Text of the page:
Japan Geoscience Union Meeting 2018

Presentation information

[JJ] Evening Poster

S (Solid Earth Sciences) » S-SS Seismology

[S-SS11] Crustal Structure

Thu. May 24, 2018 5:15 PM - 6:30 PM Poster Hall (International Exhibition Hall7, Makuhari Messe)

convener:Yasuhira Aoyagi(Central Research Institute of Electric Power Industry)

[SSS11-P02] S-wave reflectors beneath the earthquake swarm in the Yonezawa-Aizu area, NE Japan

*Manami Suzuki 1, Akiko Hasemi2, Tomomi Okada1, Toru Matsuzawa1, Norihito Umino1, Noriko Tsumura3, Tadashi Yamashina4, Group for the aftershock observations of the 2011 off the Pacific of Tohoku Earthquake (1.Research Center for Prediction of Earthquakes and Volcanic Eruptions, Graduate School of Science, Tohoku University, 2.Yamagata University, 3.Chiba University, 4.Kochi University)

Keywords:S-wave reflectors, crustal fluid, earthquake swarm

In order to understand the mechanism of inland earthquake occurrence, it is necessary to consider the influence of crustal fluid [Hasegawa et al., 2012]. Triggered shallow microearthquake swarm started at 7 days after the 2011 off the Pacific coast of Tohoku Earthquake in prefectural border between Yamagata and Fukushima prefectures, where the seismic activity was low before the Tohoku-Oki earthquake. Some previous studies, suggest that the cause of the triggered seismicity occurred due to increase of fluid pressure [Okada et al., 2011, 2015].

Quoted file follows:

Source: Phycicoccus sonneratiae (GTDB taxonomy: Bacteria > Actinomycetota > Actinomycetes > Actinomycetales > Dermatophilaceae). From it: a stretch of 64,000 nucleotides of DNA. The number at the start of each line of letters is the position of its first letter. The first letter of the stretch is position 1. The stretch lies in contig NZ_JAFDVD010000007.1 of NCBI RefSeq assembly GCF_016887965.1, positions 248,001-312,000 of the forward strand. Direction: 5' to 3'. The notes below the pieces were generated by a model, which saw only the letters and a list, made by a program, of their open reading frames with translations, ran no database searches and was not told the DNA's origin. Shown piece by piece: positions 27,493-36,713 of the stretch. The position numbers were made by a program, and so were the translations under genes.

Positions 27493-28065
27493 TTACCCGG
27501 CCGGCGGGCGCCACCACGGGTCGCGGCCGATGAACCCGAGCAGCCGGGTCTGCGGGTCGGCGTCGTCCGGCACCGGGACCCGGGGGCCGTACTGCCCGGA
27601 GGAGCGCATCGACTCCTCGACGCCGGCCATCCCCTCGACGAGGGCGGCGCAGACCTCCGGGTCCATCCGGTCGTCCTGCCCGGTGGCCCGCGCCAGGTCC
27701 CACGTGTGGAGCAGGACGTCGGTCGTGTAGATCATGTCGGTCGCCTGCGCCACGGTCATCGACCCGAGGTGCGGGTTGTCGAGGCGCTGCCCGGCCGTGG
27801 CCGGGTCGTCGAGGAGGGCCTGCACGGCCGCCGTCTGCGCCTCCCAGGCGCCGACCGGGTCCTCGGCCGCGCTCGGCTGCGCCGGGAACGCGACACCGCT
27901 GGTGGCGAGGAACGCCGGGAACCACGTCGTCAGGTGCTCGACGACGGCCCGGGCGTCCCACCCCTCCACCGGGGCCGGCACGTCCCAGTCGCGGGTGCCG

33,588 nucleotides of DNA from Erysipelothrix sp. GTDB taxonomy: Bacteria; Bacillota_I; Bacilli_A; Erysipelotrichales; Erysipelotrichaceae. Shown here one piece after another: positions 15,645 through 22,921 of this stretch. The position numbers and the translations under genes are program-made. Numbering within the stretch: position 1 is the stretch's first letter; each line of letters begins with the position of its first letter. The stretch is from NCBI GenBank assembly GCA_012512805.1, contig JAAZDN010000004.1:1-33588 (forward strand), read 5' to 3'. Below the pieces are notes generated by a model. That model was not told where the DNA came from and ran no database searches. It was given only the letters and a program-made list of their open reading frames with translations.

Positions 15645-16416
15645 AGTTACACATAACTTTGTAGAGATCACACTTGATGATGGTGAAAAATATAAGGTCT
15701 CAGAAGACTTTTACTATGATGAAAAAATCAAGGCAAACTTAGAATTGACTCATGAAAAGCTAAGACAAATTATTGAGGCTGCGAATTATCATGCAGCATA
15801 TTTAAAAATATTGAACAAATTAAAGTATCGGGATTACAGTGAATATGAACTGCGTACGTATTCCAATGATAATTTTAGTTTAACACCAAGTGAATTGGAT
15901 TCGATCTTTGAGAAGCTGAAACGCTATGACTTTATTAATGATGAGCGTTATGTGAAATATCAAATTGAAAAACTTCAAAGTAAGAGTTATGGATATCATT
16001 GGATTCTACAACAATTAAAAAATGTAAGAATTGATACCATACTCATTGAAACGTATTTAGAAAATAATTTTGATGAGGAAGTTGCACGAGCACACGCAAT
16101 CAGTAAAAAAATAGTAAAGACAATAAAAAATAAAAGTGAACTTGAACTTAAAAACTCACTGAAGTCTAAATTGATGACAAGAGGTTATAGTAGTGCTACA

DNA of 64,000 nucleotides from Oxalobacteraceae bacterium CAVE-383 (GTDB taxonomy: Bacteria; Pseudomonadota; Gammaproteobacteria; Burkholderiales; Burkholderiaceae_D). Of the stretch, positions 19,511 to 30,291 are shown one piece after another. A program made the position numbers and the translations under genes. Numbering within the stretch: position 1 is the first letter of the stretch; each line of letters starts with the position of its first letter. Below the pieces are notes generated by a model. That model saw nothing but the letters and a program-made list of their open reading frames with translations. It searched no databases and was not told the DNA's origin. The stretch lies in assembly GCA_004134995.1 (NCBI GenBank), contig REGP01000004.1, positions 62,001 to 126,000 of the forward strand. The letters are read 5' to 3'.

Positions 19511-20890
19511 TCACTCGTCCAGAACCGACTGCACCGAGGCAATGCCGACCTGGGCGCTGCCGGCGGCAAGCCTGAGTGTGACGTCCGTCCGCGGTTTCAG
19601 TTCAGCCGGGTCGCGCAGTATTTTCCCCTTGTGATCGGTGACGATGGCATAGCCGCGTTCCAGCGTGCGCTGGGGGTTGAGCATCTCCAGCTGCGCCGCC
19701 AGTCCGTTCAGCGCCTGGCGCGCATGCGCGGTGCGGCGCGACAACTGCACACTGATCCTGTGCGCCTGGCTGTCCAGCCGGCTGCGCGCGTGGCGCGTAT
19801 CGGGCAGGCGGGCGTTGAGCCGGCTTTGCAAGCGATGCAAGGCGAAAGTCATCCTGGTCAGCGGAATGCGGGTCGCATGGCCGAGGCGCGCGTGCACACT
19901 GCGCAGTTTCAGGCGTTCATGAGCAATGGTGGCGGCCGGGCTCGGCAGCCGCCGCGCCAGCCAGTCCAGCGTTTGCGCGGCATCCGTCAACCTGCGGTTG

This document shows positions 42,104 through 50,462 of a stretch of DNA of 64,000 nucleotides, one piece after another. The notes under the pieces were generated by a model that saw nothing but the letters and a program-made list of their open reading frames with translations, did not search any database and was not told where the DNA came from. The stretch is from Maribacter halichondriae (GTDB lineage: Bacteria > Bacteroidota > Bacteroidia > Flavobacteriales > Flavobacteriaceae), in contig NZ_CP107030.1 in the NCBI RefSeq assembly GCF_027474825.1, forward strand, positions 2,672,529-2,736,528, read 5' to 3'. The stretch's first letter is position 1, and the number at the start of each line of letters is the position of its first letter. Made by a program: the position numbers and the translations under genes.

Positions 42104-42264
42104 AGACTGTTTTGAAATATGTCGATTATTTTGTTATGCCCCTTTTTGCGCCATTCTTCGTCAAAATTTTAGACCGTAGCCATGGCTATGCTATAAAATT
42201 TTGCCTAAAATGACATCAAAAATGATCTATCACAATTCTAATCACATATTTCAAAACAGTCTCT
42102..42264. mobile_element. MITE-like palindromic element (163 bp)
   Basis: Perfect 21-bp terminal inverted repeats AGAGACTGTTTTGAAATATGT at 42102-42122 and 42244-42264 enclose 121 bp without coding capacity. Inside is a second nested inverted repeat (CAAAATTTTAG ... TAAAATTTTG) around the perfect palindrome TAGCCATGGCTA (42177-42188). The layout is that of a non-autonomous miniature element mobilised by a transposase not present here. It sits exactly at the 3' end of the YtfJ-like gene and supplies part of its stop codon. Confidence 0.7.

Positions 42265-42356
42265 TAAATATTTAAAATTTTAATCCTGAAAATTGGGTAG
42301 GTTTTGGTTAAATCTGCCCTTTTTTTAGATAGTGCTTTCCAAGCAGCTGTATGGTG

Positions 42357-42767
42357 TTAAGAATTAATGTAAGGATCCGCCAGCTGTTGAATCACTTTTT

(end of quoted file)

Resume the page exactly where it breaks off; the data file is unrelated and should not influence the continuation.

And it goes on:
The objective of this study is to estimate the areas of fluid by investigating distribution of S wave reflectors, which are considered to indicate the localized (sill-like) distribution of fluid. As a previous study, Hasemi et al., [2016JpGU] found reflected S waves in seismograms recorded at the Hi-net stations of NIED. In this study, we use temporary seismic network deployed by Kochi University, Chiba University, and Tohoku University, to investigate more detailed distribution of reflectors in addition to the Hi-net stations. We used waveforms observed at these stations from 4798 events in the period from May 2011 to February 2012. We used hypocenter locations obtained by the double-difference method [Waldhauser and Ellsworth, 2000]. We applied the automatic amplitude control (AAC) correction and the normal moveout (NMO) correction to these waveform data, and we made some reflection profiles of seismograms along various lines for each station. These profiles were set passing above each cluster and intervals of 0.005 degrees in both the north-south direction and east-west direction.
As a result, we confirmed continuous S wave reflectors beneath the earthquake swarm for each profile; in the northeastern part of this area, reflector is found at a depth of 13-14 km beneath the station, in the southwest part at 20-21 km for the southern station, in the central part at 13-15 km for the eastern station, and in the western part at 12-14 km for the northwest station. In either case, S wave reflectors can be found directly below or around the earthquake, suggesting that crustal fluid is involved in the swarm activity in this area. However, there were cases where the reflecting surface could not be clearly identified depending on the location of the station, or conversely, a few of reflectors could be confirmed. It is conceivable that the crustal fluid that causes the S wave reflectors is locally distributed rather than uniformly distributed widely at a certain depth.